You might think that in this enlightened age anything goes as far as relationships are concerned, but that's not entirely true. Certain types of relationship are still frowned upon for a number of reasons:
* Because someone might get hurt
The dictionary describes taboo as 'A ban or an inhibition resulting from social custom or emotional aversion'. So what are these 'emotional aversions' in relationships, and how can you deal with them?
There are some people that are usually considered off-limits romantically, but you can't always control who you fall for. What happens when you find yourself going out with your boss, or fancying your best mate's mum?
* The reason it's often seen as taboo is that one of these people is often in a position of influence over the other. You need to be careful that this influence isn't abused by either of you.
* If the person you're going out with is senior to you at work you will also need to think carefully about how you will deal with things like office gossip, trouble from your/their boss, and what will happen to your working environment if your office romance goes horribly wrong.
* You should also know that some people in these positions of influence are legally not allowed to have a relationship with someone they are responsible for. This includes teachers and legal guardians (foster/adoptive parents etc), so your crush on your history teacher may have to be conducted from a safe distance.
Taboo: Age Gaps & Affairs
Mind the Gap
Whether it's a preference for the more mature man or you've fallen for an older woman, relationships with big age gaps can have all sorts of pitfalls:
* A boy or girlfriend who has more money than you may seem attractive, but it can also change the balance of a relationship. They may be able to afford to go to places you can't, and you may not like the feeling of being 'kept' if they pay for you all the time.
* Quite often someone who's older has "been there, done that". While experience can be attractive, it also means that he or she may not want to go out as often.
* While we're talking about experience, you may also find that an older person has very different expectations of sex. As in every sexual situation it's very important that you don't feel pressured to do anything you don't want to, for whatever reason - check our advice on staying safe.
Affairs can be exciting; the thrill of doing something with someone you really shouldn't be with and the secrecy can all add to the drama of the relationship. But they are very destructive and the possibility that someone will get hurt is very real. Things to think about:
* Why are you having an affair? You're probably feeling unhappy in your relationship. To be fair to your boy/girlfriend you need to either sort this problem out or end the relationship honestly.
* What happens when you're found out? The person you have been unfaithful to will feel hurt and angry. If you want your relationship to survive you will need to rebuild the trust that has been betrayed, and this will take time.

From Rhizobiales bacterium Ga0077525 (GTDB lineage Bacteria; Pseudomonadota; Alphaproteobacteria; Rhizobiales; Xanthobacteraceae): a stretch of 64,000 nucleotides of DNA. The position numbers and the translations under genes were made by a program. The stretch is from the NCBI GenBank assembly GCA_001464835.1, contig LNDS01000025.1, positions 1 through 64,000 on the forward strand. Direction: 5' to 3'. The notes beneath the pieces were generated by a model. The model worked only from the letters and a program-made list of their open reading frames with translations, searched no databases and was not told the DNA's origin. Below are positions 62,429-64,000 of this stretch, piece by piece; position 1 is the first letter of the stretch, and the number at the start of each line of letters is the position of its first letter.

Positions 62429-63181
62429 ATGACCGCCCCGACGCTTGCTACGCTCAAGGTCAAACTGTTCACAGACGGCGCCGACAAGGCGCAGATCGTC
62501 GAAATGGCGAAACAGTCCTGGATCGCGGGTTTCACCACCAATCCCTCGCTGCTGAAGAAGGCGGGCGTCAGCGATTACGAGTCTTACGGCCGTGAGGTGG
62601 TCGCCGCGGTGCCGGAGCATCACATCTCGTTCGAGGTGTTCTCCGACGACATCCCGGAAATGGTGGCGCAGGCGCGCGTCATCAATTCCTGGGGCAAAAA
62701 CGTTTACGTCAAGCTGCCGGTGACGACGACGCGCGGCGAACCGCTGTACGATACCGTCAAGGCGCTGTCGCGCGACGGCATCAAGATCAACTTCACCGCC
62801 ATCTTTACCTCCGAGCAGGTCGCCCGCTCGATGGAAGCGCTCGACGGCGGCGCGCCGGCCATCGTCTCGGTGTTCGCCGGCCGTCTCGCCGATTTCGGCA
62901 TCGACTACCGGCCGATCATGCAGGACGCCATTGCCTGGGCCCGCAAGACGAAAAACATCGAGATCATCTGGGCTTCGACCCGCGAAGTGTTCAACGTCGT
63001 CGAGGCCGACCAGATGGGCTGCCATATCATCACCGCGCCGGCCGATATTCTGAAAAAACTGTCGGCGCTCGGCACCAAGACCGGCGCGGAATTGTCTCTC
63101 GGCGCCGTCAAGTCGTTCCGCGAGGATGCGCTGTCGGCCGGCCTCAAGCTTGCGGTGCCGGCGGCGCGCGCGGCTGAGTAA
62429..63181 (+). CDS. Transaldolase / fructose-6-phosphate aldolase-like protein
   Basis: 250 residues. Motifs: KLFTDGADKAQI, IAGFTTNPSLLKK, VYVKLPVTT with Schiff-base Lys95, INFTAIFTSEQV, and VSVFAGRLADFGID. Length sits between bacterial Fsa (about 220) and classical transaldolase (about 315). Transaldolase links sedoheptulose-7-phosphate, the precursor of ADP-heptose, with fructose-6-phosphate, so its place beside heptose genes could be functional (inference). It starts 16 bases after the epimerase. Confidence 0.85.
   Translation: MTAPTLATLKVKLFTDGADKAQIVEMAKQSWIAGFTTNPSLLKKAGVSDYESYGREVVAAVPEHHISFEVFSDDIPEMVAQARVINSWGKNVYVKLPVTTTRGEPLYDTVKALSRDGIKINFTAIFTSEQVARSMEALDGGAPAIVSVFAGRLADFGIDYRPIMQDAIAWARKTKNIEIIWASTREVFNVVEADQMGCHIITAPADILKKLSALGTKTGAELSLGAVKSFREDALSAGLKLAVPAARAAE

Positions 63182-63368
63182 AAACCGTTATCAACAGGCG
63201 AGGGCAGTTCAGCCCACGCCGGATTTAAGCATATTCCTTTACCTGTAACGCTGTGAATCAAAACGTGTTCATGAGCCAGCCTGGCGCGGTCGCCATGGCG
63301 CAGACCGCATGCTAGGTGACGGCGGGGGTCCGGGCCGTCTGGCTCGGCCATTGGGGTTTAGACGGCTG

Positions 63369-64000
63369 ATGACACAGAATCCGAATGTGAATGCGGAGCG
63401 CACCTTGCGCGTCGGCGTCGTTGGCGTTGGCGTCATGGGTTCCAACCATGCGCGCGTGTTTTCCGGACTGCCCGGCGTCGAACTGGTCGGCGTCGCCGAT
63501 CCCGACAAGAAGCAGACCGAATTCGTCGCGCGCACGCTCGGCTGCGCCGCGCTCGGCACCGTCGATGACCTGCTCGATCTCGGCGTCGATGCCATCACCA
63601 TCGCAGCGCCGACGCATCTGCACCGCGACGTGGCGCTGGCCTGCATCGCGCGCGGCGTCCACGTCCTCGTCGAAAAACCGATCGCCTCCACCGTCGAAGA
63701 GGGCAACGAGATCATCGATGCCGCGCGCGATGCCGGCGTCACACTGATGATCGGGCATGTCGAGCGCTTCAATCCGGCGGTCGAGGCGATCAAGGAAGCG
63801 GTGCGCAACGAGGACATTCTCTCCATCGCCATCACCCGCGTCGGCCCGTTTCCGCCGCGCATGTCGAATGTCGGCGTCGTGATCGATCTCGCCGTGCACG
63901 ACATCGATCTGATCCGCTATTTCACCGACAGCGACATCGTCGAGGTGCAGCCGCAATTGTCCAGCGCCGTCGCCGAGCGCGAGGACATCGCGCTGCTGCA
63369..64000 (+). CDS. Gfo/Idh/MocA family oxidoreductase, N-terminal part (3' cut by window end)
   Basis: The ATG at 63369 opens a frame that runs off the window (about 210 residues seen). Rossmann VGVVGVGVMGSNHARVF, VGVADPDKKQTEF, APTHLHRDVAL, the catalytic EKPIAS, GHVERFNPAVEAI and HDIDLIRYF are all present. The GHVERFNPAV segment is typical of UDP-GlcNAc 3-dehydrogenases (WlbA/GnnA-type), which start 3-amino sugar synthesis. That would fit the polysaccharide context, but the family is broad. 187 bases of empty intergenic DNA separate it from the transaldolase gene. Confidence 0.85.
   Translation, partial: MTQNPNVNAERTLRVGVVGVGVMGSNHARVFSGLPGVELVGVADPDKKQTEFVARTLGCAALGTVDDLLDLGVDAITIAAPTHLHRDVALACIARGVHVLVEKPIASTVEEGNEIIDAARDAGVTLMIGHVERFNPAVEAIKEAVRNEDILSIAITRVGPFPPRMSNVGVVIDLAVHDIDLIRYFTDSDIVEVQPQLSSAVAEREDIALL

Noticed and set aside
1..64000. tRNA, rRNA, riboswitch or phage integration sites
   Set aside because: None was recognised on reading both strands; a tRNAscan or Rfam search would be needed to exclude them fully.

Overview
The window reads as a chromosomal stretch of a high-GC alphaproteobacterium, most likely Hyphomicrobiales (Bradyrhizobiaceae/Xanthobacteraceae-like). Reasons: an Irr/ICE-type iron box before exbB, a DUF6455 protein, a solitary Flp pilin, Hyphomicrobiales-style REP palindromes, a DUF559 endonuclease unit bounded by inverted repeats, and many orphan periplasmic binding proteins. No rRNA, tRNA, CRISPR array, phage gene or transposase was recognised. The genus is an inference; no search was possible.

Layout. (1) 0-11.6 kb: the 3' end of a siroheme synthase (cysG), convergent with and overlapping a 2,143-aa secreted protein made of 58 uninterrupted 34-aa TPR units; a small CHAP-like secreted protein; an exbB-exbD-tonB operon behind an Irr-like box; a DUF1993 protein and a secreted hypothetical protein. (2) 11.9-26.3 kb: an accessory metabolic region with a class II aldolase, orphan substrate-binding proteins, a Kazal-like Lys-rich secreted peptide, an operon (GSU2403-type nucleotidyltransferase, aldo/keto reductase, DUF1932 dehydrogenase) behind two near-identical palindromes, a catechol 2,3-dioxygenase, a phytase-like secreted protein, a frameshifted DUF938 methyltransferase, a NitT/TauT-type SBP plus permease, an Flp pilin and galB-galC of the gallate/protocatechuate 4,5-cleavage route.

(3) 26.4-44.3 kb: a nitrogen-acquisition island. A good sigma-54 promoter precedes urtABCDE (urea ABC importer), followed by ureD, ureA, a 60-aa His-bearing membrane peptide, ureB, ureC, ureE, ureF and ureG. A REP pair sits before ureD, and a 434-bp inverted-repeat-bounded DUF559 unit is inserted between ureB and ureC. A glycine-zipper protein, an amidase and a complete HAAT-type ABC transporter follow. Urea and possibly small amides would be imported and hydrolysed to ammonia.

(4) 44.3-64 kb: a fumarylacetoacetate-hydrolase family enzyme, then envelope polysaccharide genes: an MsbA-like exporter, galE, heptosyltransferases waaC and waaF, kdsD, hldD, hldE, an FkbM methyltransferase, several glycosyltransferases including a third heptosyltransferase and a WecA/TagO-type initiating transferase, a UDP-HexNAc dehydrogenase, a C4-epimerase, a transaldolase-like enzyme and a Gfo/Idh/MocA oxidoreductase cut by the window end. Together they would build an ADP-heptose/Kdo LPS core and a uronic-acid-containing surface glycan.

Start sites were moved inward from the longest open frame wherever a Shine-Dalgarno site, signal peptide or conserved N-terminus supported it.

If you're the third person in a relationship you may want to think about why you're attracted to the situation, and bear in mind that if the affair ends you might have to cope alone.
If you're living with, going out with or married to someone who is violent towards you, you might be feeling isolated and like no-one understands what you are experiencing. This is not the case - there are people who understand and who know what it feels like.
In relationships, violent behaviour can start at any time. People who experience domestic violence are usually female and those who cause it are often male. But men can be victims of violence by their female partners, too. And sometimes people in lesbian or gay relationships can be victims of abuse from their partner. Violence in relationships can take the form of:
* Physical abuse
* Sexual assault
* Threats of violence
* Withholding of finances
* Being held against your will
If your partner is abusing you, you may feel isolated from your friends and family. This is a common side-effect of emotional abuse and can have long-lasting effects.
People in abusive relationships often lose their confidence and begin to think that it's their fault. This is not true.
If in the first stages of your relationship you think there might be problems with violence, try to talk about it. There are lots of groups that can help couples deal with problems like this.
Alcohol and drug abuse
Alcohol and drug abuse can make the violence worse with some people and there are lots of counselling and self-help services available for people with drink or drugs related problems.
Children witnessing abuse
If you've got kids and they see abuse, they can be affected too - even in later life and even if they are not being physically abused themselves. Often parents (particularly mothers) are worried that if they do something about the problems in the home their children will be taken into care.
The Family Law Act 1996 protects victims of domestic violence and their children, and there are safe refuges and on-going support for families getting away from violent situations.